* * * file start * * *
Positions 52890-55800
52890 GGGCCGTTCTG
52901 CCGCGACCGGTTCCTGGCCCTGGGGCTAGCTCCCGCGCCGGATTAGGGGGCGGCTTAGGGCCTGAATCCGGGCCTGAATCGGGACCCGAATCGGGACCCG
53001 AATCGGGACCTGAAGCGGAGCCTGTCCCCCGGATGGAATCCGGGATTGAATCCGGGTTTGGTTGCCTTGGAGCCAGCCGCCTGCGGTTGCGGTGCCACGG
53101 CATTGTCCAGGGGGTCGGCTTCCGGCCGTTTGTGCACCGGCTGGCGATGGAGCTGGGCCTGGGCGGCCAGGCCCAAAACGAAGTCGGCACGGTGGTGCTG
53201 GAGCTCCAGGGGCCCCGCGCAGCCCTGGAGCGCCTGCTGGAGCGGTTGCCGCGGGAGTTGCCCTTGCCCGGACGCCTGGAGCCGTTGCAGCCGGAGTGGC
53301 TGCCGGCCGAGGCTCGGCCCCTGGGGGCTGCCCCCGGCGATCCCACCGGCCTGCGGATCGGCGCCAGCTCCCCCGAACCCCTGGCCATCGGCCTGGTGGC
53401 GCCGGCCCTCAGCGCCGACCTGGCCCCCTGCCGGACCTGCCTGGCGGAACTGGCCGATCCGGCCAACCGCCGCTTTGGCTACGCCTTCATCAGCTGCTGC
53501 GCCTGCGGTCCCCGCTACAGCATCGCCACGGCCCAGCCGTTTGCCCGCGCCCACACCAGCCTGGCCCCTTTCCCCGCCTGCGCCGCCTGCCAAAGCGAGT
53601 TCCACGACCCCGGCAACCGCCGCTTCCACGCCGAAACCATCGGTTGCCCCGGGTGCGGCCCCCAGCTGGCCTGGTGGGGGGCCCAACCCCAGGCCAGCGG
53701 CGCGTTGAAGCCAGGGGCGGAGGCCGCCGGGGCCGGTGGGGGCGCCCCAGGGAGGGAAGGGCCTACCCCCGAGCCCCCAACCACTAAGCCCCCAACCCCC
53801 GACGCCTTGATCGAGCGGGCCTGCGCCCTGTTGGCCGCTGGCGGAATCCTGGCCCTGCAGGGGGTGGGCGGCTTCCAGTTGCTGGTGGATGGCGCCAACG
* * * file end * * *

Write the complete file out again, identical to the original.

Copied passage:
Positions 52890-55800
52890 GGGCCGTTCTG
52901 CCGCGACCGGTTCCTGGCCCTGGGGCTAGCTCCCGCGCCGGATTAGGGGGCGGCTTAGGGCCTGAATCCGGGCCTGAATCGGGACCCGAATCGGGACCCG
53001 AATCGGGACCTGAAGCGGAGCCTGTCCCCCGGATGGAATCCGGGATTGAATCCGGGTTTGGTTGCCTTGGAGCCAGCCGCCTGCGGTTGCGGTGCCACGG
53101 CATTGTCCAGGGGGTCGGCTTCCGGCCGTTTGTGCACCGGCTGGCGATGGAGCTGGGCCTGGGCGGCCAGGCCCAAAACGAAGTCGGCACGGTGGTGCTG
53201 GAGCTCCAGGGGCCCCGCGCAGCCCTGGAGCGCCTGCTGGAGCGGTTGCCGCGGGAGTTGCCCTTGCCCGGACGCCTGGAGCCGTTGCAGCCGGAGTGGC
53301 TGCCGGCCGAGGCTCGGCCCCTGGGGGCTGCCCCCGGCGATCCCACCGGCCTGCGGATCGGCGCCAGCTCCCCCGAACCCCTGGCCATCGGCCTGGTGGC
53401 GCCGGCCCTCAGCGCCGACCTGGCCCCCTGCCGGACCTGCCTGGCGGAACTGGCCGATCCGGCCAACCGCCGCTTTGGCTACGCCTTCATCAGCTGCTGC
53501 GCCTGCGGTCCCCGCTACAGCATCGCCACGGCCCAGCCGTTTGCCCGCGCCCACACCAGCCTGGCCCCTTTCCCCGCCTGCGCCGCCTGCCAAAGCGAGT
53601 TCCACGACCCCGGCAACCGCCGCTTCCACGCCGAAACCATCGGTTGCCCCGGGTGCGGCCCCCAGCTGGCCTGGTGGGGGGCCCAACCCCAGGCCAGCGG
53701 CGCGTTGAAGCCAGGGGCGGAGGCCGCCGGGGCCGGTGGGGGCGCCCCAGGGAGGGAAGGGCCTACCCCCGAGCCCCCAACCACTAAGCCCCCAACCCCC
53801 GACGCCTTGATCGAGCGGGCCTGCGCCCTGTTGGCCGCTGGCGGAATCCTGGCCCTGCAGGGGGTGGGCGGCTTCCAGTTGCTGGTGGATGGCGCCAACG